Robo-advisors and digital wealth managers are becoming increasingly popular with people who appreciate an automated or hands-off approach to investing and financial planning. There are several online financial software platforms to choose from that fall into these categories, each with various benefits. In this article, find out the main differences between two frontrunners: Personal Capital vs Wealthfront.
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Personal Capital is a digital wealth manager that provides a comprehensive investment management service as well as a suite of free financial planning tools. These online tools allow users to see all their accounts in one dashboard, calculate their net worth, track their spending and set a budget, manage their investment accounts and plan for retirement.
Investors with less than $200K in investable assets can access a tax-efficient portfolio of ETFs and support from a team of advisors. For investors with more than $200K in assets, they can get access to two dedicated financial advisors, individual stocks and ETFs, full financial planning/support and a complete tax optimization strategy.
Personal Capital’s investment approach is around low-cost ETFs for their basic investment service, and in respect of their wealth management and private client packages, a broad range of individual securities are included as well as ETFs. They use a Smart Weighting™ method to create a diversified, well-balanced portfolio.
Anyone can sign up to Personal Capital’s financial tools completely free of charge, with no obligation to become an investment client. For those who do want to invest, Personal Capital’s investment management fees are straightforward. They charge a monthly fee on a tiered scale, based on a percentage of the assets managed, as follows:
- $1 million or lower – 0.89%
- Above $1 million and up to $3 million – 0.79%
- Above $3 million and up to $5 million – 0.69%
- Above $5 million and up to $10 million – 0.59%
- More than $10 million – 0.49%
Wealthfront is an online investment manager and net worth tracker (this platform is widely known as a robo-advisor). It provides automatic portfolio rebalancing, making it easy to invest, even for beginners.
Users complete a short questionnaire to determine investment goals and level of risk tolerance. Wealthfront then devises a portfolio based on the answers.
Their investment strategy revolves around passive investing through a diversified portfolio of low-cost ETFs. These ETFs are broken down into different asset classes including U.S. stocks, emerging markets, real estate, bonds and more.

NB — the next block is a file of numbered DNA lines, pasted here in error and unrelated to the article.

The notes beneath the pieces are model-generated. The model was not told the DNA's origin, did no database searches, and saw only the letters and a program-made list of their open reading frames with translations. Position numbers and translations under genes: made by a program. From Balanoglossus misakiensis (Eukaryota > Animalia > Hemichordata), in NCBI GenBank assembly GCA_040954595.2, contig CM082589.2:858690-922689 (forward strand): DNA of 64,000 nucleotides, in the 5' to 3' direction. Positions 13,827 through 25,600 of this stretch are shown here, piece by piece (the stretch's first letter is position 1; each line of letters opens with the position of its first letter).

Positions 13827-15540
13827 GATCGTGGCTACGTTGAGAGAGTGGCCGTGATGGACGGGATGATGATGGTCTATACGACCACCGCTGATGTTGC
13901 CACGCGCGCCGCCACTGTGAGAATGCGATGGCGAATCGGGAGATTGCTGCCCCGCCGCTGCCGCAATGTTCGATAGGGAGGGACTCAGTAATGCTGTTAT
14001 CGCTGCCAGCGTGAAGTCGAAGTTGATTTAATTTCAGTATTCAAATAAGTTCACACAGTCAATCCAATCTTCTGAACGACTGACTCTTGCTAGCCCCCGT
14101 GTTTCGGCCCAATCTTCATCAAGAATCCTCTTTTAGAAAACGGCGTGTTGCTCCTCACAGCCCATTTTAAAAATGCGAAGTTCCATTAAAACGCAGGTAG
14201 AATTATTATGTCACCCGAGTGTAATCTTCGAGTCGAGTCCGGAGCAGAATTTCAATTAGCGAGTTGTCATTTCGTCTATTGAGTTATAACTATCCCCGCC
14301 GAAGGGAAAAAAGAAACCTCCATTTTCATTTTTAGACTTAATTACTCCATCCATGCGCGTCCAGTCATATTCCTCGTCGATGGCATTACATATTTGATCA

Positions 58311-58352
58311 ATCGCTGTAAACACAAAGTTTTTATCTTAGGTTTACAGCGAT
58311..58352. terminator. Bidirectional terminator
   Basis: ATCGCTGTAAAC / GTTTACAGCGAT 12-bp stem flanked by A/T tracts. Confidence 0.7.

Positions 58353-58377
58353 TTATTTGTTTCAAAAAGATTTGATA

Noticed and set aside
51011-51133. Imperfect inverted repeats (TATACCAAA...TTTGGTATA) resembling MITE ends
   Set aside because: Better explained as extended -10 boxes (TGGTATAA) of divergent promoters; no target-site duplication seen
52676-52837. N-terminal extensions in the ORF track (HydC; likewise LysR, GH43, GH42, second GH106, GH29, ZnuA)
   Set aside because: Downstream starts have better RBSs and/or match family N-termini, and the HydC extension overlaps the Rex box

With this type of investment strategy, users can simply “set and forget” their investment choices, or check their portfolio balance whenever they like.
Wealthfront’s software is tax-efficient, executing trades strategically to help reduce the amount of tax users will have to pay. Wealthfront stipulates an account minimum of just $500, and regarding fees, they charge a low annual fee of 0.25% and their ETF expense ratios average 0.08%.
Wealthfront’s Path tool allows for financial planning, such as saving to buy a home, for retirement, or saving for a child’s college fund – for example, users can link a 529 college-savings account to Wealthfront (or parents may open one through the platform), and then see projected costs for college and a forecast for monthly savings.
Personal Capital seems to target two types of audiences; high-level investors and individuals that might not necessarily have a substantial investment portfolio but who can make use of their free financial management tools.
Wealthfront, on the other hand, offers investment services that are accessible for most people. There is a minimum account requirement of $100,000 with Personal Capital, yet just $500 with Wealthfront.
This low minimum, coupled with Wealthfront’s low-cost passive approach to investing make them an excellent choice for armchair investors and those who are just starting out in investing and may not have much experience or money to play around with for their initial investments.
2. Service level
Personal Capital’s investment service offers advice on 401Ks, whereas Wealthfront does not. They have also introduced a Socially Responsible Personal Strategy so that users with ethical values can invest in companies they believe in or are passionate about.
Individuals with more than $200,000 in assets may also appreciate a more diverse managed portfolio and the comprehensive financial planning service that comes with Personal Capital’s wealth management and private client programs.
3. Customer service
Another critical difference between these two platforms is the level of customer support available for users. At Personal Capital, real advisors are on hand to discuss queries and offer advice on investments, whereas Wealthfront is a robo-advisor with no human guidance.
With that said, those who need more complex advice on retirement, estate planning, or other saving and investment goals may prefer the human element that is available with Personal Capital.
*The details presented above are correct at the time of publishing.